By Huw Jones
LONDON (Reuters) – Global financial regulators have proposed options ranging from capital buffers to fees to prevent central banks from having to bail out the $ 8.8 trillion money market fund (MMF) sector as they did during a “race for cash” last year.
The Financial Stability Board (FSB), which coordinates financial rules for G20 economies, on Wednesday unveiled a selection of measures for regulators to make MMFs more resilient and reduce investors’ temptation to flee to exits. .
During the extreme market turmoil in March 2020, the Federal Reserve and other central banks had to inject liquidity into the financial system to prevent MMFs from bowing to strong demand for redemptions, for the second time in 12 years.
The industry has argued that all parts of the financial system came under great pressure last year at the height of the COVID-19 crisis when economies entered pandemic lockdowns.
The FMM sector, with more than half in the United States, is essential for short-term financing of the economy and companies, News Block in public debt and short-term paper, allowing investors to collect their shares on a daily basis. .
“MMFs are susceptible to sudden and disruptive repayments, and can face challenges in asset sales, particularly under stressful conditions,” the FSB said in a report.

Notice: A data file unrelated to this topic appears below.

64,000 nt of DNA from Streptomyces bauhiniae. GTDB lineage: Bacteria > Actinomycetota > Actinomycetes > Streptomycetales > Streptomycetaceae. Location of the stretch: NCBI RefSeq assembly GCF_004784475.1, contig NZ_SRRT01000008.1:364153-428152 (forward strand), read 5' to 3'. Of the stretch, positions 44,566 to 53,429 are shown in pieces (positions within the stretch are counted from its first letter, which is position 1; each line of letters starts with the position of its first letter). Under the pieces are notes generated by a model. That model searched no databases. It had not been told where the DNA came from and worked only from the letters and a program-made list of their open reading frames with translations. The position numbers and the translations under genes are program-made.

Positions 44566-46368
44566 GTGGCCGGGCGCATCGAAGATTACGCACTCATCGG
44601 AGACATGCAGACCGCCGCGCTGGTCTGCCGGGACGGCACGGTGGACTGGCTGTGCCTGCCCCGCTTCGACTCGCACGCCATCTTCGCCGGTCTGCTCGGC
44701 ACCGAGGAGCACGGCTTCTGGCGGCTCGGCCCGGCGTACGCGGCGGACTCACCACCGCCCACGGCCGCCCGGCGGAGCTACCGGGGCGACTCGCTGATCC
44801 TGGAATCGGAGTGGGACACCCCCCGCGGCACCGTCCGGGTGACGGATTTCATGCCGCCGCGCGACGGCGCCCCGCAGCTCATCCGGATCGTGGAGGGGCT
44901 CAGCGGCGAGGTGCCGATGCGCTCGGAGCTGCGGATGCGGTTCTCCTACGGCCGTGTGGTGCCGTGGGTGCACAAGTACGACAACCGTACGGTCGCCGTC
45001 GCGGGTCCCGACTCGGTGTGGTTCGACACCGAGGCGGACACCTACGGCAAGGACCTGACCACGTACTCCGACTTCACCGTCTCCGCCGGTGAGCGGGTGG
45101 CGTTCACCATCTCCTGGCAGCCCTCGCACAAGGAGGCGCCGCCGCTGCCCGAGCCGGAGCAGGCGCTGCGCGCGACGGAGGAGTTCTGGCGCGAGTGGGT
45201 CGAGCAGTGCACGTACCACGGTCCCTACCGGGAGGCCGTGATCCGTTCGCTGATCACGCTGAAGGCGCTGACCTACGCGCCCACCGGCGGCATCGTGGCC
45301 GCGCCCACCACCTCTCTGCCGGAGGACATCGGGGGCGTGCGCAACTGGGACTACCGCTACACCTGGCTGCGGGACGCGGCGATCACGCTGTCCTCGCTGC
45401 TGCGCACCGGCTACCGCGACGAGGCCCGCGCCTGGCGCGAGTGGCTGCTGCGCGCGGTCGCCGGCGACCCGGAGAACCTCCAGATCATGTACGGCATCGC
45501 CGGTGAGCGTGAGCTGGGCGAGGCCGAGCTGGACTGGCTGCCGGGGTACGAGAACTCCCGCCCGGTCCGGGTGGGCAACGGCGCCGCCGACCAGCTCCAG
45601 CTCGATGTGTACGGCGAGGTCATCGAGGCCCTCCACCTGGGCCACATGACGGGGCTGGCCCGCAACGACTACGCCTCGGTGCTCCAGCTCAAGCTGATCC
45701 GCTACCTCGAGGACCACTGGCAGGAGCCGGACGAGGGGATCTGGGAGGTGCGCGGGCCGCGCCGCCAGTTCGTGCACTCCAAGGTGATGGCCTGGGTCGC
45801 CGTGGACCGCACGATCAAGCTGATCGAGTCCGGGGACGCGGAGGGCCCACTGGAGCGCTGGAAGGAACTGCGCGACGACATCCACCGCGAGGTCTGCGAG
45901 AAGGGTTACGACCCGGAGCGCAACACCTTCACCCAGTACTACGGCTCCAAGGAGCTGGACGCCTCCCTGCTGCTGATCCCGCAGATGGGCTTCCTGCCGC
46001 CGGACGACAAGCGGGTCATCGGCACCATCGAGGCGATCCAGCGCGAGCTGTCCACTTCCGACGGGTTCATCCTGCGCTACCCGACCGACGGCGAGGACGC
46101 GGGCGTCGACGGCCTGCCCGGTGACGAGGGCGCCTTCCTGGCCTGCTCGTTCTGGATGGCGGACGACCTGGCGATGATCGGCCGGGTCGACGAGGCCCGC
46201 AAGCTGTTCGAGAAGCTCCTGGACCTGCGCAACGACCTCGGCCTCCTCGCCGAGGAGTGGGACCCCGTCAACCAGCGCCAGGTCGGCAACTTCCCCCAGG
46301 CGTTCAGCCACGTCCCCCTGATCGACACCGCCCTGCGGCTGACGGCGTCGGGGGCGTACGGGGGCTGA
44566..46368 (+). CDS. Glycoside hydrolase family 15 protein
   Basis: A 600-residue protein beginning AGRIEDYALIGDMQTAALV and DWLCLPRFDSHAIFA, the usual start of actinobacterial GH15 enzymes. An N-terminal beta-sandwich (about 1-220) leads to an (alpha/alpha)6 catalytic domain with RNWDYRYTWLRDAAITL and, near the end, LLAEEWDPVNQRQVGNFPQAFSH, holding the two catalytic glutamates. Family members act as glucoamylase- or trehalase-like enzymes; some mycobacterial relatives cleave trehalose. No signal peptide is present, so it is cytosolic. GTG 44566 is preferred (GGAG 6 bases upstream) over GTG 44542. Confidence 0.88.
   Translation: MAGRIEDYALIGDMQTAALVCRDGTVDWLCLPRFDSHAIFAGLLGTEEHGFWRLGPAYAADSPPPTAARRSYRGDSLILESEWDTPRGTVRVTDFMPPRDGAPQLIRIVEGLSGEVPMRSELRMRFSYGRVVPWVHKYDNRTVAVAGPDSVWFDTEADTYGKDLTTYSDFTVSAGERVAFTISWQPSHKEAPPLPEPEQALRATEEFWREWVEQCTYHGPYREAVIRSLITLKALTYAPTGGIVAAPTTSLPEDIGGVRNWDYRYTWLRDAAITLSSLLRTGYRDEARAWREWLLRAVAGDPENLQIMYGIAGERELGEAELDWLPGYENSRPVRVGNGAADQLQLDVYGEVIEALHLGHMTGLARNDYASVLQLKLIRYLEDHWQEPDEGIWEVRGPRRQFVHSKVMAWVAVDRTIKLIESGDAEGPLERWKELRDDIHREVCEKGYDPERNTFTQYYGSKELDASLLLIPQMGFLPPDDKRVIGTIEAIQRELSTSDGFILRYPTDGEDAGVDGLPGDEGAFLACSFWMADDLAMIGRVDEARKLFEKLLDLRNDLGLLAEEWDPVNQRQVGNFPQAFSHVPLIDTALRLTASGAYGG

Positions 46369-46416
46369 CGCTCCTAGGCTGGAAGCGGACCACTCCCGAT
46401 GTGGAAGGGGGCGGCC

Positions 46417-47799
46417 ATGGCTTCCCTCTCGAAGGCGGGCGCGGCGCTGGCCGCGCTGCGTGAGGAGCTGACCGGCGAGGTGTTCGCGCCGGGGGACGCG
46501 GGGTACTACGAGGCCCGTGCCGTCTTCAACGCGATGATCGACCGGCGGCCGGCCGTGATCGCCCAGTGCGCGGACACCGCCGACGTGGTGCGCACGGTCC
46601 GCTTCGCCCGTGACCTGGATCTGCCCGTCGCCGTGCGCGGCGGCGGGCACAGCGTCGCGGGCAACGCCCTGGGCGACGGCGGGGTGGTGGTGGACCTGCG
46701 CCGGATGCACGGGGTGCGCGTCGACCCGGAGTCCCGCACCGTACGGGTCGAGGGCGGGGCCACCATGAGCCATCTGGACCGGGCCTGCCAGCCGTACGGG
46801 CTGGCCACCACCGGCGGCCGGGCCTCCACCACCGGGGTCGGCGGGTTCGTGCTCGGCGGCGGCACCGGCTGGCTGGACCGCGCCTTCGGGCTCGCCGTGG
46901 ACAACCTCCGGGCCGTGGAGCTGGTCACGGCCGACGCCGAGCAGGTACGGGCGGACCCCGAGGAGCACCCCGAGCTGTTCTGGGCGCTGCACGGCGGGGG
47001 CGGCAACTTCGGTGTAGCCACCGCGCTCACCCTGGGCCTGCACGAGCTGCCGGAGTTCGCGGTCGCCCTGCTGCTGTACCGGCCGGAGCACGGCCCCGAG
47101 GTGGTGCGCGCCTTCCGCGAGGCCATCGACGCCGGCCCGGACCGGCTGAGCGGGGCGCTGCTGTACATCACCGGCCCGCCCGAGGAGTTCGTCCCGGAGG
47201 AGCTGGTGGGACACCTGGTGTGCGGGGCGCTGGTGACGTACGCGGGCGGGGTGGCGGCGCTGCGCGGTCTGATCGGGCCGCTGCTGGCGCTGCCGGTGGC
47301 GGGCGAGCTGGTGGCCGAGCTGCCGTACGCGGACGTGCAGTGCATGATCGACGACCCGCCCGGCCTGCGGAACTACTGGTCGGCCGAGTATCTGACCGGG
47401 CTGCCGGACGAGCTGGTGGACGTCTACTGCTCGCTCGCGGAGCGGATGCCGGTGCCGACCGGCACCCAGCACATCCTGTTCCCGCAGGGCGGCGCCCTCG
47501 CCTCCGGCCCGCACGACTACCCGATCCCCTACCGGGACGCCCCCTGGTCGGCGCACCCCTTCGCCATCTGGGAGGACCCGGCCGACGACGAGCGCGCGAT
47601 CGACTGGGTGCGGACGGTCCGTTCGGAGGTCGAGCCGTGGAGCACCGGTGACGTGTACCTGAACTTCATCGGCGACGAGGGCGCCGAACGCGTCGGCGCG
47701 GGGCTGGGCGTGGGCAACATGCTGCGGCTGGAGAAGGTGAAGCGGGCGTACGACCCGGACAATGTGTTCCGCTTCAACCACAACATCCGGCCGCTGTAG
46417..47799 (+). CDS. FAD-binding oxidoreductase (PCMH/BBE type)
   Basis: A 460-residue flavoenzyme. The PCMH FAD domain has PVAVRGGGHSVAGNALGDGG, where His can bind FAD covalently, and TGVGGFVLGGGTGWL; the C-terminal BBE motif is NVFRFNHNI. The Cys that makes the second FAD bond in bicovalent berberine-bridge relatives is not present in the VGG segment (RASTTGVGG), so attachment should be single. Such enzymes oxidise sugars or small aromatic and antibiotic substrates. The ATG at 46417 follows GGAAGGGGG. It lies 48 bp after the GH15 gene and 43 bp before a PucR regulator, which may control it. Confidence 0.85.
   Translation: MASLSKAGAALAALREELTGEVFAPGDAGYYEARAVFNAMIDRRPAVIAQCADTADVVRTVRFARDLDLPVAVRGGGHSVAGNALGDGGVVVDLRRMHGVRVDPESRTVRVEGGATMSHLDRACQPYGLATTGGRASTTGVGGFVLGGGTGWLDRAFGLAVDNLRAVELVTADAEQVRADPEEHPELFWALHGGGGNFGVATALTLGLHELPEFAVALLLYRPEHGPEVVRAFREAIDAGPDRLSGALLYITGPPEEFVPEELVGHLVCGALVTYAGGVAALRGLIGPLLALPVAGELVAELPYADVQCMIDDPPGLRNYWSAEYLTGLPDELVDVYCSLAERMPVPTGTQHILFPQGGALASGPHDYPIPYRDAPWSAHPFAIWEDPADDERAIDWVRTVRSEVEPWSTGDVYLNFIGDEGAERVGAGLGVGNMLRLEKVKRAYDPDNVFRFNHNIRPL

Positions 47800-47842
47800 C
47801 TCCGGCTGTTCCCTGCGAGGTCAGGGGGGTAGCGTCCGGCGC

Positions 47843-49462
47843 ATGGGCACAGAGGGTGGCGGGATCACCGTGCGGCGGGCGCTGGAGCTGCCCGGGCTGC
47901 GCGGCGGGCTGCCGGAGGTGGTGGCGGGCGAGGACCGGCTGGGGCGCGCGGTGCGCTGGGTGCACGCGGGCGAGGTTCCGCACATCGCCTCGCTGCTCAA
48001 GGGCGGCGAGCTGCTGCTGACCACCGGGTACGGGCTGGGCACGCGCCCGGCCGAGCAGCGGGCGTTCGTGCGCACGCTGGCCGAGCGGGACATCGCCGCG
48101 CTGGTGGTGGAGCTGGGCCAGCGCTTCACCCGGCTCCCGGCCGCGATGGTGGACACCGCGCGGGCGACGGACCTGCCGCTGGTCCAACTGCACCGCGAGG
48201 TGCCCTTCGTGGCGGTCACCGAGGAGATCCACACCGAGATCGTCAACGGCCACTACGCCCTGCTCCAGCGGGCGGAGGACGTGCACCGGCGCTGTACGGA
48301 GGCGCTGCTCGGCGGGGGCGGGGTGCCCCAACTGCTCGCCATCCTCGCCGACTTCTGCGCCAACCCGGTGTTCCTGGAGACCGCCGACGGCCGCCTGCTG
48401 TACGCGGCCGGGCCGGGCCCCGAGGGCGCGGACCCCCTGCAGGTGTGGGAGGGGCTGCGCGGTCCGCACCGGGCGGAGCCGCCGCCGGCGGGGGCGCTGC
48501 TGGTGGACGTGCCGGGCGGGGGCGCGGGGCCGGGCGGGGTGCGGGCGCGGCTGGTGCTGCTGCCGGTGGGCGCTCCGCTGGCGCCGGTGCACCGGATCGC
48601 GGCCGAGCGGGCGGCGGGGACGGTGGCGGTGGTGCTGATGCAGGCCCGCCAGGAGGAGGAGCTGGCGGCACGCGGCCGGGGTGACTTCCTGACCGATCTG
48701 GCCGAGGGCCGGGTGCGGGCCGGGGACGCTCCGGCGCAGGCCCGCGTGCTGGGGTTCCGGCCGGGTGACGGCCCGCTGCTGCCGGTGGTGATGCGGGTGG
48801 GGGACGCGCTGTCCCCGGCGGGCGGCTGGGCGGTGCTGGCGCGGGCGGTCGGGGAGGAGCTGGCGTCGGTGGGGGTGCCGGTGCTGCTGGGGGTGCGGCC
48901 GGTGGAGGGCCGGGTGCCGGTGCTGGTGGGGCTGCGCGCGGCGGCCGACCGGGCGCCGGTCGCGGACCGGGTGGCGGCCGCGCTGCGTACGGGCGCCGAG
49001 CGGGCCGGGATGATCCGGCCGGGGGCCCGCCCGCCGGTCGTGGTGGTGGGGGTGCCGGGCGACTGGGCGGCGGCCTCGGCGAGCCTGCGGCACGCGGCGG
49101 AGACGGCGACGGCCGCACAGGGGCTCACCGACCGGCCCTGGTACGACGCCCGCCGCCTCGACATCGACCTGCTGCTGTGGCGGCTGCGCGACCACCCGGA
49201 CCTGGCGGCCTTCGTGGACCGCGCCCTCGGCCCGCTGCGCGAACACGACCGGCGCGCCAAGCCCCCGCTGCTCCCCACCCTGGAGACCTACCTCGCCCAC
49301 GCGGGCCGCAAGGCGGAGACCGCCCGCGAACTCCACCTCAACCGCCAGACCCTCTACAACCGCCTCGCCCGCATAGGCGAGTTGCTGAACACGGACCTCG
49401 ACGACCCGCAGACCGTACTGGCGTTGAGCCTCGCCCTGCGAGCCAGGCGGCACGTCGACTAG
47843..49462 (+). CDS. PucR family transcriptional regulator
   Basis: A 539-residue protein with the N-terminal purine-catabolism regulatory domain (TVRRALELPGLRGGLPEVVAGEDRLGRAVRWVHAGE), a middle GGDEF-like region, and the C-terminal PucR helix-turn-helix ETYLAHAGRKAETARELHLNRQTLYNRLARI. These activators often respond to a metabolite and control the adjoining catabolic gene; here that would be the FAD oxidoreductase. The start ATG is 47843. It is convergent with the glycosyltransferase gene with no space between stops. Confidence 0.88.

One option was to “change the price” or allow fund managers to impose transaction costs on those who redeem shares to reduce the impact on investors who remain in the fund, the FSB said.
Another option is for a small fraction of each investor’s shares not to be exchanged immediately, and to change the way the “gates” or the temporary ban on investor exit are implemented, he added.
A capital buffer of sufficient size would also mitigate the pressures of heavy repayments, although it would increase the costs of the industry, the regulator said, adding that stress tests for individual FMMs and for the sector as a whole could also work.
Eric Pan, CEO of the global fund industry body ICI, said it was encouraging that the FSB also recognized the need to improve the functioning of the broader short-term markets, including commercial paper and certificates of deposit.
“Importantly, the FSB recognizes that certain reforms, such as capital buffers and swing prices, could ultimately remove certain money market funds from the market,” said Pan.
The FSB has put the policy options up for public consultation and will publish a final report in October.
It would be up to the regulators in each member country to decide on the mix of measures, allowing them to bypass steps like capital requirements that have divided both regulators and industry in the past.
The FSB will follow up on implementation reviews.
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